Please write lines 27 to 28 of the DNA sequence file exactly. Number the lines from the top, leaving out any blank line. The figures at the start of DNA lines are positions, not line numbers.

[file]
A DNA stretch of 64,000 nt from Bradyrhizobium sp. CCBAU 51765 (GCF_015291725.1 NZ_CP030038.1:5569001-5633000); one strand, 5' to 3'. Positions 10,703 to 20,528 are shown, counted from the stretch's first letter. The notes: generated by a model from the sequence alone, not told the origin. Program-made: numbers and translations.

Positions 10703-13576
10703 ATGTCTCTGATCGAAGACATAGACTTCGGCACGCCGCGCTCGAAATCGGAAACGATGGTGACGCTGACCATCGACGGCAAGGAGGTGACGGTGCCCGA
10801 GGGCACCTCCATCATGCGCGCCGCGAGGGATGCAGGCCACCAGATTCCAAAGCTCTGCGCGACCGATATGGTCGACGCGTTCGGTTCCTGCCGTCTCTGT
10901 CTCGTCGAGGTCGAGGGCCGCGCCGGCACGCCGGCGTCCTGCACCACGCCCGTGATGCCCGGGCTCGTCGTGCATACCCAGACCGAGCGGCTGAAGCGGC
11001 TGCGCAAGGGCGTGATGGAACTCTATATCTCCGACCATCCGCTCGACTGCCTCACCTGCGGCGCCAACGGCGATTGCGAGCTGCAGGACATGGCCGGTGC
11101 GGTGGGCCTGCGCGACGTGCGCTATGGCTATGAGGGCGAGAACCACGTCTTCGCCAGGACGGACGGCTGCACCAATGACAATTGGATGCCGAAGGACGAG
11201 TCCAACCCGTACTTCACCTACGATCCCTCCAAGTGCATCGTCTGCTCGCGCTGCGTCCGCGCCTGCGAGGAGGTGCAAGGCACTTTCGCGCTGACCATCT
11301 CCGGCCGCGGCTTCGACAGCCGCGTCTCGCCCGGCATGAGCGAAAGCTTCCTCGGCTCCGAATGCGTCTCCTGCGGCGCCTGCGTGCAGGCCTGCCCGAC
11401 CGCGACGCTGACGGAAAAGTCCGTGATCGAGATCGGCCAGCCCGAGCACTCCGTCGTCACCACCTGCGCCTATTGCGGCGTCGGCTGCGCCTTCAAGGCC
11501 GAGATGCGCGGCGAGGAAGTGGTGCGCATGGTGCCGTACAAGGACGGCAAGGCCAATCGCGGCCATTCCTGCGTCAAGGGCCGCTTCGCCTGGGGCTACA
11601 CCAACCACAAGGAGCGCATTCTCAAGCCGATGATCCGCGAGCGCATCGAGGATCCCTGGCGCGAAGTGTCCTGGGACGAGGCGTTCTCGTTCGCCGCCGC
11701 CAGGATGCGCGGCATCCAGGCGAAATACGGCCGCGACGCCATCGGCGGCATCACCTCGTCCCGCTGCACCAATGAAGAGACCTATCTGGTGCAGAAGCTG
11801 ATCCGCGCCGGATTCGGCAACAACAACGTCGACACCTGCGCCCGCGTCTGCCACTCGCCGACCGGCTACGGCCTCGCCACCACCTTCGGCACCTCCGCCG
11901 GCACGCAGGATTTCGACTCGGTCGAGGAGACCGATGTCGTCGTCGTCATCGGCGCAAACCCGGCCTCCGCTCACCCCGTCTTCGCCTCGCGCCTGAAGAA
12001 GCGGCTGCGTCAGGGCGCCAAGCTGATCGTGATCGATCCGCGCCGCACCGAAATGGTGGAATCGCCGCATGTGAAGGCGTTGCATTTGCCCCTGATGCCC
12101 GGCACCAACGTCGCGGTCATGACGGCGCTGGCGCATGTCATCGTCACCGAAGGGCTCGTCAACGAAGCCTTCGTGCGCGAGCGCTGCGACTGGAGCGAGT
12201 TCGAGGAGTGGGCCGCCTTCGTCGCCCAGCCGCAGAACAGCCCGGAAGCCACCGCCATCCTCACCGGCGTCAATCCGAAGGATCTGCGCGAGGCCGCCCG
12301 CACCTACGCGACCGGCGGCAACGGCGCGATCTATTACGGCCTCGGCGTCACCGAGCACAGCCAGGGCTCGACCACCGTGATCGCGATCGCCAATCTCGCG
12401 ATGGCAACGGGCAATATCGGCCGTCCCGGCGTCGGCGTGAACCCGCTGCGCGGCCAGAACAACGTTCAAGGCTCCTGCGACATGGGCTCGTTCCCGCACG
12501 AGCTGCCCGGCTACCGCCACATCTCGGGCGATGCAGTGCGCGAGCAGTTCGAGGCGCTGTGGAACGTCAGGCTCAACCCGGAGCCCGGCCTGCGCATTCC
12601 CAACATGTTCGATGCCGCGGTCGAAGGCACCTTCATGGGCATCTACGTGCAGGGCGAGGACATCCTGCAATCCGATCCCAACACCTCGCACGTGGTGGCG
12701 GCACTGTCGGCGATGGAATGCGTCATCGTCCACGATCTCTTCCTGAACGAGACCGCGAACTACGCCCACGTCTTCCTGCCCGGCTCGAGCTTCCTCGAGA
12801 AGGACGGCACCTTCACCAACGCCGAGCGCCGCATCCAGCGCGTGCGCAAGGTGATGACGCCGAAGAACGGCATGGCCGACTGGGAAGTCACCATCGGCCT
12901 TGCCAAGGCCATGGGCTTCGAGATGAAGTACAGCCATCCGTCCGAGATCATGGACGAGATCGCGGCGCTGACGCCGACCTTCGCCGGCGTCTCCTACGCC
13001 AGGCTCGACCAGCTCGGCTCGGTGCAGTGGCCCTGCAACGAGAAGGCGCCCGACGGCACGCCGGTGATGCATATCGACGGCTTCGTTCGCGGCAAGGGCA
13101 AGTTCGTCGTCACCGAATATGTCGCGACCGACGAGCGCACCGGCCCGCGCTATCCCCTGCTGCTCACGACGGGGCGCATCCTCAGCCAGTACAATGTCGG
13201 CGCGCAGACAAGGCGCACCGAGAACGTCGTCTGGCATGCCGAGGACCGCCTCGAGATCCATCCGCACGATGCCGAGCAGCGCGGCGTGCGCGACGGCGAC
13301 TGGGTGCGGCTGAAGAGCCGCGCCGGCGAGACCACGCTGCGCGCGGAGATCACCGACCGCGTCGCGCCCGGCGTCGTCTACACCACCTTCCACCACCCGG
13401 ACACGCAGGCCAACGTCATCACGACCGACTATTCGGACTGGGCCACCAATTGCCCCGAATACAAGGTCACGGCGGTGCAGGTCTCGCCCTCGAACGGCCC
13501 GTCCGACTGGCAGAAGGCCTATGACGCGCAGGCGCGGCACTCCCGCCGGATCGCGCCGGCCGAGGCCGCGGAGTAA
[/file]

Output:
13101 AGTTCGTCGTCACCGAATATGTCGCGACCGACGAGCGCACCGGCCCGCGCTATCCCCTGCTGCTCACGACGGGGCGCATCCTCAGCCAGTACAATGTCGG
13201 CGCGCAGACAAGGCGCACCGAGAACGTCGTCTGGCATGCCGAGGACCGCCTCGAGATCCATCCGCACGATGCCGAGCAGCGCGGCGTGCGCGACGGCGAC